This has not been a good year for Police Scotland, and it would be easy to take a bleak view of the effectiveness of officers on our streets. But beneath the problem headlines there is good work going on, too.
Today we report on a notable drop in violent attacks and theft in West Pilton and wider north Edinburgh in the wake of enhanced police intervention and tougher action on antisocial council tenants.
It provides an inspiring example of the beneficial results that can flow from concerted action by the police, the council and the local community.
The catalyst for change was a horrific stabbing in October last year when local Chinese takeaway owner Jie Yu was knifed by two thugs. The attempted murder sparked the launch of Stronger North, with additional police resources and tougher action brought to bear on local criminal elements.
A year on from the attack, police figures show that violent crime in north Edinburgh between April and September was down 18.5 per cent compared with the same period last year. Break-ins, including those to homes, sheds and businesses, were down by 18 per cent.
Overall vehicle crime, a persistent problem in the area, is down by a third. Lower-level antisocial behaviour and disorder is also down.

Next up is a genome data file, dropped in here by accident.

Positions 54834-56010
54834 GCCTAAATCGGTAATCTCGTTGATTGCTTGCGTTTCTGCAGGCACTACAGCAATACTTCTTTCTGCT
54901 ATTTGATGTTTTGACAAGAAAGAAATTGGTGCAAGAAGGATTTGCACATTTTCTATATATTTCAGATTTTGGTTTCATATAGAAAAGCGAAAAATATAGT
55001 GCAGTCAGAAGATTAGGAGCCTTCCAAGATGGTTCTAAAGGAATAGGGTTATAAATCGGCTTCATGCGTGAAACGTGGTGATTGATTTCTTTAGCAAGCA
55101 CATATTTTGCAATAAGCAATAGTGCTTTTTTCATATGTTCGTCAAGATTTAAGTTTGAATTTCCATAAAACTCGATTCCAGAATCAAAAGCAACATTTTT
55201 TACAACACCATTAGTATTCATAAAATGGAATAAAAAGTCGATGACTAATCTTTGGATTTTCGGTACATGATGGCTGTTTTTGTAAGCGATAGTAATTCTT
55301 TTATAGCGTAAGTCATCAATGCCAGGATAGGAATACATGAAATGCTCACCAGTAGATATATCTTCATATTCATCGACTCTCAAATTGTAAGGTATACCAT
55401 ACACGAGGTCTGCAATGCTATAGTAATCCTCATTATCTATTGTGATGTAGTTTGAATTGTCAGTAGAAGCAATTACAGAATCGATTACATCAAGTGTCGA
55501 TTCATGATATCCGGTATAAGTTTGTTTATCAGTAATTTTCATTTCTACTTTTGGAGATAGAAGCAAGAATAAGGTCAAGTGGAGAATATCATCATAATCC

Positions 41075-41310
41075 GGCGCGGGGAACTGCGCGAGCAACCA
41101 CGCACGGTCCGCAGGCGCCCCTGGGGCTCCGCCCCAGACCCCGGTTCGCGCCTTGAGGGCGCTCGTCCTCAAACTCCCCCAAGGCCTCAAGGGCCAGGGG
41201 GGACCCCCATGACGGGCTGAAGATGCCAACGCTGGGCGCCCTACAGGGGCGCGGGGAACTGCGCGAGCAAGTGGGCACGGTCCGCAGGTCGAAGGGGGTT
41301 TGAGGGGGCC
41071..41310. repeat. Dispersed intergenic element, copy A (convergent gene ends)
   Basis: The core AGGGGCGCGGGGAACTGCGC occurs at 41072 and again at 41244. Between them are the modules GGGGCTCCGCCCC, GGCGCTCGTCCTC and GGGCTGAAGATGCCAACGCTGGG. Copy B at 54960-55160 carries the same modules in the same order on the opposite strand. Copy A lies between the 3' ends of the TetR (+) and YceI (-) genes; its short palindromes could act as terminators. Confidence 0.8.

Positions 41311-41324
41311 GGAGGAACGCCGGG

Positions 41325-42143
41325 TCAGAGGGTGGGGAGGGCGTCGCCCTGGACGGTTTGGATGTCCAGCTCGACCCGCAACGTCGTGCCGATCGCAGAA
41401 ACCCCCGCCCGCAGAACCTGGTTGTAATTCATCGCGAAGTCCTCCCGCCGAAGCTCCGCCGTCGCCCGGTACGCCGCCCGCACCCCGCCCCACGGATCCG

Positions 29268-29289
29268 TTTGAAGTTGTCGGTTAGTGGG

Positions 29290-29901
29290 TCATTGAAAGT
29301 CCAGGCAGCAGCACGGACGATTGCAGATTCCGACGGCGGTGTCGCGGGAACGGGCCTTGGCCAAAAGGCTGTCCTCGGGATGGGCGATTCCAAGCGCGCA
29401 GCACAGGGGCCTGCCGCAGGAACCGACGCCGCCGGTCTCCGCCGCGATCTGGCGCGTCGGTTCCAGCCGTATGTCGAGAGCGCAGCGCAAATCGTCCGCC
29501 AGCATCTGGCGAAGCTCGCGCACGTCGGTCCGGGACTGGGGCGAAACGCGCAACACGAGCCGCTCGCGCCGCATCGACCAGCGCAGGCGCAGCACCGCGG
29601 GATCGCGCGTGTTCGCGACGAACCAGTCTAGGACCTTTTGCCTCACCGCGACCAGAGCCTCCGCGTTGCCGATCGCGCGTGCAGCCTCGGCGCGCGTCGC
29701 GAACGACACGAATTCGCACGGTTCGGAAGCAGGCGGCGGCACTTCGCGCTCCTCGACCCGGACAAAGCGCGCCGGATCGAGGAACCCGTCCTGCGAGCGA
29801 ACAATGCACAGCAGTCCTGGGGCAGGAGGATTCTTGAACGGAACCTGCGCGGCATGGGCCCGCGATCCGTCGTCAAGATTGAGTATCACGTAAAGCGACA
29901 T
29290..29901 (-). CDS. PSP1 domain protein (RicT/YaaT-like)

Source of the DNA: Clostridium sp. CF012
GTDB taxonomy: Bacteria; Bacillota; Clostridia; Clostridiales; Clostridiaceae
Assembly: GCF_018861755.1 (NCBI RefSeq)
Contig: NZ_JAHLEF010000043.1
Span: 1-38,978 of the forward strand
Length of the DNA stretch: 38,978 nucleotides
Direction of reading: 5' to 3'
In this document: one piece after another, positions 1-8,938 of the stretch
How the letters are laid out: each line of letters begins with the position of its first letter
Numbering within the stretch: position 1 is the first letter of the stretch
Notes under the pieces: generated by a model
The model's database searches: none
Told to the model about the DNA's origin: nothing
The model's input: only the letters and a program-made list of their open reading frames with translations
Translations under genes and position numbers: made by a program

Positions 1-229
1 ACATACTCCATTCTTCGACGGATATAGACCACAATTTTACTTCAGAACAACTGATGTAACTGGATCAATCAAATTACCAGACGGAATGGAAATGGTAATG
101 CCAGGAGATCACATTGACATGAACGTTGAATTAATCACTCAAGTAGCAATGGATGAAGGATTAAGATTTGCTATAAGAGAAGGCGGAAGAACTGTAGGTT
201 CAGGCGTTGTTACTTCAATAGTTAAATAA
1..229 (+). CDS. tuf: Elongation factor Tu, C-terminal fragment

This is an area which has many problems, not least of these being poverty. But it is precisely because of those daunting social problems that this example acquires greater resonance. The joined-up action by the council and local community has clearly had a significant impact in reducing crime.
The community council now has agencies identifying families having difficulties at an early stage, from primary school through youth projects. Other endeavours include a group working with families who may have been linked with criminal activities and a community leadership academy, which aims to equip local residents with leadership skills.
Of course it should not surely not require a savage attack to catalyse such a drive against crime and anti-social behaviour. But when the consequences of complacency and neglect are so cruelly exposed, it serves as awake-up call for everyone in the area. And it sets an inspiring example for other challenged areas to follow.